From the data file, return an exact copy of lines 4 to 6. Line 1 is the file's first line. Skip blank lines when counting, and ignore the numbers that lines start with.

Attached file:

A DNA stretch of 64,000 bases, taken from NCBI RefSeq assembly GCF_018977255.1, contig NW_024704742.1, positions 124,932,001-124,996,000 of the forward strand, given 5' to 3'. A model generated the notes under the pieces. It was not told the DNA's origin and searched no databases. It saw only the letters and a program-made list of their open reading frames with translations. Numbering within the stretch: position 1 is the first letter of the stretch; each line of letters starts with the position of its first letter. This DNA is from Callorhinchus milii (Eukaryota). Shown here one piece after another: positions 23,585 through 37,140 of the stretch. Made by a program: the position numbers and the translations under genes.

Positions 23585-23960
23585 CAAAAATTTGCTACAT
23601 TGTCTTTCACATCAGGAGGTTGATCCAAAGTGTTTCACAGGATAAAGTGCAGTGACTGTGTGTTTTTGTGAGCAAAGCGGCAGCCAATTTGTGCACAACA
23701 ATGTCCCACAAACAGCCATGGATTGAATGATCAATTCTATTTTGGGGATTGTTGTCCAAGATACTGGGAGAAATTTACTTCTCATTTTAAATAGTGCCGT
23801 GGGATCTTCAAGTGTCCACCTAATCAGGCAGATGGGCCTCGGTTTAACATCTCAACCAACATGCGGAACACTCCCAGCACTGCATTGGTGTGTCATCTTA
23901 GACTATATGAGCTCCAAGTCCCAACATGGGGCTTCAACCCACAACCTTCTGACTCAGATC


23601 TGTCTTTCACATCAGGAGGTTGATCCAAAGTGTTTCACAGGATAAAGTGCAGTGACTGTGTGTTTTTGTGAGCAAAGCGGCAGCCAATTTGTGCACAACA
23701 ATGTCCCACAAACAGCCATGGATTGAATGATCAATTCTATTTTGGGGATTGTTGTCCAAGATACTGGGAGAAATTTACTTCTCATTTTAAATAGTGCCGT
23801 GGGATCTTCAAGTGTCCACCTAATCAGGCAGATGGGCCTCGGTTTAACATCTCAACCAACATGCGGAACACTCCCAGCACTGCATTGGTGTGTCATCTTA